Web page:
GREAT in Classic Quotes

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Quotes from The Adventures of Sherlock Holmes by Arthur Conan Doyle
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 Current Search - great in The Adventures of Sherlock Holmes
1  But there was no great difficulty in the first stage of my adventure.
The Adventures of Sherlock Holmes By Arthur Conan Doyle
Get Context   In VI. THE MAN WITH THE TWISTED LIP
2  Perhaps, Mr. Wilson, you would have the great kindness to recommence your narrative.
The Adventures of Sherlock Holmes By Arthur Conan Doyle
Get Context   In II. THE RED-HEADED LEAGUE
3  He held out his snuffbox of old gold, with a great amethyst in the centre of the lid.
The Adventures of Sherlock Holmes By Arthur Conan Doyle
Get Context   In III. A CASE OF IDENTITY
4  To speak plainly, the matter implicates the great House of Ormstein, hereditary kings of Bohemia.
The Adventures of Sherlock Holmes By Arthur Conan Doyle
Get Context   In I. A Scandal in Bohemia
5  It had cleared in the morning, and the sun was shining with a subdued brightness through the dim veil which hangs over the great city.
The Adventures of Sherlock Holmes By Arthur Conan Doyle
Get Context   In V. THE FIVE ORANGE PIPS
6  He drank a great deal of brandy and smoked very heavily, but he would see no society and did not want any friends, not even his own brother.
The Adventures of Sherlock Holmes By Arthur Conan Doyle
Get Context   In V. THE FIVE ORANGE PIPS
7  If you would have the great kindness to get rid of that sottish friend of yours I should be exceedingly glad to have a little talk with you.
The Adventures of Sherlock Holmes By Arthur Conan Doyle
Get Context   In VI. THE MAN WITH THE TWISTED LIP
8  I can never bring you to realise the importance of sleeves, the suggestiveness of thumb-nails, or the great issues that may hang from a boot-lace.
The Adventures of Sherlock Holmes By Arthur Conan Doyle
Get Context   In III. A CASE OF IDENTITY
9  A professional case of great gravity was engaging my own attention at the time, and the whole of next day I was busy at the bedside of the sufferer.
The Adventures of Sherlock Holmes By Arthur Conan Doyle
Get Context   In III. A CASE OF IDENTITY
10  He appeared to be in a great hurry, shouted to the cabman to wait, and brushed past the maid who opened the door with the air of a man who was thoroughly at home.
The Adventures of Sherlock Holmes By Arthur Conan Doyle
Get Context   In I. A Scandal in Bohemia
11  He looked about him anxiously in the glare of the lamp, and I could see that his face was pale and his eyes heavy, like those of a man who is weighed down with some great anxiety.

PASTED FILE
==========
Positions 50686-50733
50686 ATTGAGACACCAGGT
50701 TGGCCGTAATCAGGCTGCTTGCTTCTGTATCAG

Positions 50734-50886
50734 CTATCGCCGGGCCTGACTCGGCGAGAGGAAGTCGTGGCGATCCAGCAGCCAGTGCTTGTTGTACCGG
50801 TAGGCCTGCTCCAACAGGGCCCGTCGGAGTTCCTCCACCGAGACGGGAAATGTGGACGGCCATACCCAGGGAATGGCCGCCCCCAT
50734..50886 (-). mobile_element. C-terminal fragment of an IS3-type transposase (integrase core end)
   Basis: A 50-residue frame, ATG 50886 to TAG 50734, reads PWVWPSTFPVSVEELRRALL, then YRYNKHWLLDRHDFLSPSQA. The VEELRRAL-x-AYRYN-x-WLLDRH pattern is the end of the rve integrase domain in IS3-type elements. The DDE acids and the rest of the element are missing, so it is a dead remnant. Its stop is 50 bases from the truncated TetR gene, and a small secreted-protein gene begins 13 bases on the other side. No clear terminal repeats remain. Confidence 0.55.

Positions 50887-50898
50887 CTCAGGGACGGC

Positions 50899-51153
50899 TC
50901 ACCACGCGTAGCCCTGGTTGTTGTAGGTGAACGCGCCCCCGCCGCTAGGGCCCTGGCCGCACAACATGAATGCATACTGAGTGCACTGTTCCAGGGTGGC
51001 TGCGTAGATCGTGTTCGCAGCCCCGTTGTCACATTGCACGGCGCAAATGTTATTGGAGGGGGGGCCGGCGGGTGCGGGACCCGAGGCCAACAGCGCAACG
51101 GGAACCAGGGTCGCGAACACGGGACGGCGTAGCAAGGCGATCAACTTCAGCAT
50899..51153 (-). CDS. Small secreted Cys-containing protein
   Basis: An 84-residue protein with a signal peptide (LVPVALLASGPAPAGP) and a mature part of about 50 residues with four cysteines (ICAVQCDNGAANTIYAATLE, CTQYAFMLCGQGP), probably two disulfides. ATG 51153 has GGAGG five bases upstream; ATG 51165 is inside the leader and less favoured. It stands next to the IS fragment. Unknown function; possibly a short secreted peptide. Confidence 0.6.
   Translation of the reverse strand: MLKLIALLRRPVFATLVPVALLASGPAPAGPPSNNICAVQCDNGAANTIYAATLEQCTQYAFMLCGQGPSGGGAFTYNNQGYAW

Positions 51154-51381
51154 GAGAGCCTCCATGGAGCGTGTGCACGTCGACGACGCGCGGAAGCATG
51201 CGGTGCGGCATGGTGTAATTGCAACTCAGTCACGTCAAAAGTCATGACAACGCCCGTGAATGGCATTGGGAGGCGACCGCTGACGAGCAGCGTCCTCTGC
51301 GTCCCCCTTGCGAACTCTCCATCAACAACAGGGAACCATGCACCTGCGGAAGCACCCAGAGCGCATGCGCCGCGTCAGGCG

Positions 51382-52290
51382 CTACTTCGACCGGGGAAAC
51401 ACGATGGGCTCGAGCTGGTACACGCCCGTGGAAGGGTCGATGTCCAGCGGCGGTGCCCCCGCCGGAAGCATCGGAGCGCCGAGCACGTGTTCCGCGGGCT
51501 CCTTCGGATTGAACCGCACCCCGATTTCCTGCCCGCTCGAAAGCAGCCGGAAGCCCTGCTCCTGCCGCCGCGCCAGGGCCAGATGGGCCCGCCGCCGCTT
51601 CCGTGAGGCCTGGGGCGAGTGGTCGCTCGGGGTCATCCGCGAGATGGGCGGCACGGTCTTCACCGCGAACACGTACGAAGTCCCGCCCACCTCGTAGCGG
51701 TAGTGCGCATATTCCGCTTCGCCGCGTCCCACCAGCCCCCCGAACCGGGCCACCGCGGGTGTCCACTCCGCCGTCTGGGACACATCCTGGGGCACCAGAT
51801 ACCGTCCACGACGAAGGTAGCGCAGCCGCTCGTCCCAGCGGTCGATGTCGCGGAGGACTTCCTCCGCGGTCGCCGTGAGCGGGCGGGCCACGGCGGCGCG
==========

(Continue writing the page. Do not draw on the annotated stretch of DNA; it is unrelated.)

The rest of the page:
The Adventures of Sherlock Holmes By Arthur Conan Doyle
Get Context   In V. THE FIVE ORANGE PIPS
12  Now, when you see that a young lady, otherwise neatly dressed, has come away from home with odd boots, half-buttoned, it is no great deduction to say that she came away in a hurry.
The Adventures of Sherlock Holmes By Arthur Conan Doyle
Get Context   In III. A CASE OF IDENTITY
13  The road in which we found ourselves as we turned round the corner from the retired Saxe-Coburg Square presented as great a contrast to it as the front of a picture does to the back.
The Adventures of Sherlock Holmes By Arthur Conan Doyle
Get Context   In II. THE RED-HEADED LEAGUE
14  From under this great panoply she peeped up in a nervous, hesitating fashion at our windows, while her body oscillated backward and forward, and her fingers fidgeted with her glove buttons.
The Adventures of Sherlock Holmes By Arthur Conan Doyle
Get Context   In III. A CASE OF IDENTITY
15  While Sherlock Holmes had been detailing this singular series of events, we had been whirling through the outskirts of the great town until the last straggling houses had been left behind, and we rattled along with a country hedge upon either side of us.
The Adventures of Sherlock Holmes By Arthur Conan Doyle
Get Context   In VI. THE MAN WITH THE TWISTED LIP
16  He was himself red-headed, and he had a great sympathy for all red-headed men; so, when he died, it was found that he had left his enormous fortune in the hands of trustees, with instructions to apply the interest to the providing of easy berths to men whose hair is of that colour.
The Adventures of Sherlock Holmes By Arthur Conan Doyle
Get Context   In II. THE RED-HEADED LEAGUE
17  All day the wind had screamed and the rain had beaten against the windows, so that even here in the heart of great, hand-made London we were forced to raise our minds for the instant from the routine of life and to recognise the presence of those great elemental forces which shriek at mankind through the bars of his civilisation, like untamed beasts in a cage.
The Adventures of Sherlock Holmes By Arthur Conan Doyle
Get Context   In V. THE FIVE ORANGE PIPS
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